number of executions in a given state divided by the number of death
sentences imposed 6 years earlier. Because of the impossibility of
computing this measure if the denominator is zero, Mocan and Gittings
coded years with no death sentences as .99.38 Fagan reanalyzed the data
using .01 (which is closer to zero) in the denominator rather than .99.
That simple improvement made all the deterrent effects found by Mocan and
Gittings disappear.


Rather than prove that Mocan and Gittings erred in their assumptions,
Fagan showed that small changes in their assumptions could produce wild
fluctuations in their deterrence estimates. For instance, a small change
could cause a positive deterrence effect, no deterrence effect, or even
the brutalization effect, in which each execution increases the homicide
rate. Unfortunately, Mocan and Gittings have not responded to Berk's and
Fagan's critiques.


As noted above, Naci Mocan has not responded to Berk's and Fagans's
critique of his highly-publicized study, which claimed that the death
penalty had a deterrent effect. Instead, in 2007 Professor Mocan told
writers for both the Associated Press82 and the New York Times93 that he
still believed the death penalty has a deterrent effect. When asked by
Associated Press reporter Robert Tanner to comment on the empirical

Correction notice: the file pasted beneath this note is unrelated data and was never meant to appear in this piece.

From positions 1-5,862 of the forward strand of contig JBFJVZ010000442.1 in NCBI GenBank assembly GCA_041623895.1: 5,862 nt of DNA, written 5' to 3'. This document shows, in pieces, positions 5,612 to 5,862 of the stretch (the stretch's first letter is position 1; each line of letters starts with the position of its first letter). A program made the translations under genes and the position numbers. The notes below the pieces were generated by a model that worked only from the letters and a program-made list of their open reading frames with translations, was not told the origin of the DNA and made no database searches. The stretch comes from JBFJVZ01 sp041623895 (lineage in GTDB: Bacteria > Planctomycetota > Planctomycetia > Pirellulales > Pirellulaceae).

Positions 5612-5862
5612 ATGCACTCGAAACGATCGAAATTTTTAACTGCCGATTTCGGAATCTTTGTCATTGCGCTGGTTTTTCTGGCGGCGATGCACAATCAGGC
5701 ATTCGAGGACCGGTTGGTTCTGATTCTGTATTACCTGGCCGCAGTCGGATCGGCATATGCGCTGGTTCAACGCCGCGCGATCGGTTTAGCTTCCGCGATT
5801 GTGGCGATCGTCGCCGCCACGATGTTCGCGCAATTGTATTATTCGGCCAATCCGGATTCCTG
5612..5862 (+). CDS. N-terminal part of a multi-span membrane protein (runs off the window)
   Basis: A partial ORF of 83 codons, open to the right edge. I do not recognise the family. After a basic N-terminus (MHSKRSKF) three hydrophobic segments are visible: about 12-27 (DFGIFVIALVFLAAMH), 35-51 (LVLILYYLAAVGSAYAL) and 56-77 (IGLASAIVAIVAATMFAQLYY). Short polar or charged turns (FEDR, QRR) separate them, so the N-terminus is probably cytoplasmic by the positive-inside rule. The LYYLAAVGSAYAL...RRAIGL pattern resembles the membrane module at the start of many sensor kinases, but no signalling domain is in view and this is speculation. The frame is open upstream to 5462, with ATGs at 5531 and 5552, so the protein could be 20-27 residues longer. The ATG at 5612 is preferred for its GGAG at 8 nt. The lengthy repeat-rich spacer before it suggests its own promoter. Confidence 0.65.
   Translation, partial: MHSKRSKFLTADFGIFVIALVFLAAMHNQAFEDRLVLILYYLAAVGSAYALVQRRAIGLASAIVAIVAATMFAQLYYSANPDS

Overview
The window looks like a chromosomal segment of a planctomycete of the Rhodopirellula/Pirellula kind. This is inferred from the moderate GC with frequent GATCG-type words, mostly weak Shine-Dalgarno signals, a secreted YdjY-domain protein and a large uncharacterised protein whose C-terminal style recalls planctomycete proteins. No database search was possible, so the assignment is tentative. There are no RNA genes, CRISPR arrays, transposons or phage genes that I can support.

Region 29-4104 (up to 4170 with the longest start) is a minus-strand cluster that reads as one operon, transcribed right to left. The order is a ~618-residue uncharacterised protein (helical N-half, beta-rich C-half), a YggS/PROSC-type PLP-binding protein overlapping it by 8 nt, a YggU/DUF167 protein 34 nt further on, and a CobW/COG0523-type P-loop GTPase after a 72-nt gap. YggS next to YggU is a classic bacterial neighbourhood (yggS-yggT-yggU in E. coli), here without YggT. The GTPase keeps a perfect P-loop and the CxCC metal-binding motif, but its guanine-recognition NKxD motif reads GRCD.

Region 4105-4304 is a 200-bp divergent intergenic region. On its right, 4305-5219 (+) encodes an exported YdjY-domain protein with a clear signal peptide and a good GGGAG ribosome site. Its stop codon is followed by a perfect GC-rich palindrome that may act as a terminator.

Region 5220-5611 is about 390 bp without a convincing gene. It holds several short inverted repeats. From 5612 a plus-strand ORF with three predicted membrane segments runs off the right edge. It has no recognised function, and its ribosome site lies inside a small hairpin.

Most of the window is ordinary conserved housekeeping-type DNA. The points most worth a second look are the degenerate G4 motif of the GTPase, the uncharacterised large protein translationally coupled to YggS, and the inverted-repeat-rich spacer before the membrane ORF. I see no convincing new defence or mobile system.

support for the deterrence position, Professor Mocan replied that
"[s]cience does really draw a conclusion. It did. There is no question
about it … . The conclusion is there is a deterrent effect."84

The data reported in this Article do not support Mocan's position. To the
contrary, the data show that the scientific community, in particular
social scientists, would likely take a position opposite that of Professor
Mocan. Our survey indicates that the vast majority of the world's top
criminologists believe that the empirical research has revealed the
deterrence hypothesis for a myth. There isn't a shred of evidence that
supports the New York Times' s assertion that there is "an intense new
debate about one of the central justifications for capital punishment,"
namely deterrence. Recent econometric studies, which posit that the death
penalty has a marginal deterrent effect beyond that of long-term
imprisonment, are so limited or flawed that they have failed to undermine

In short, the consensus among criminologists is that the death penalty
does not add any significant deterrent effect above that of long-term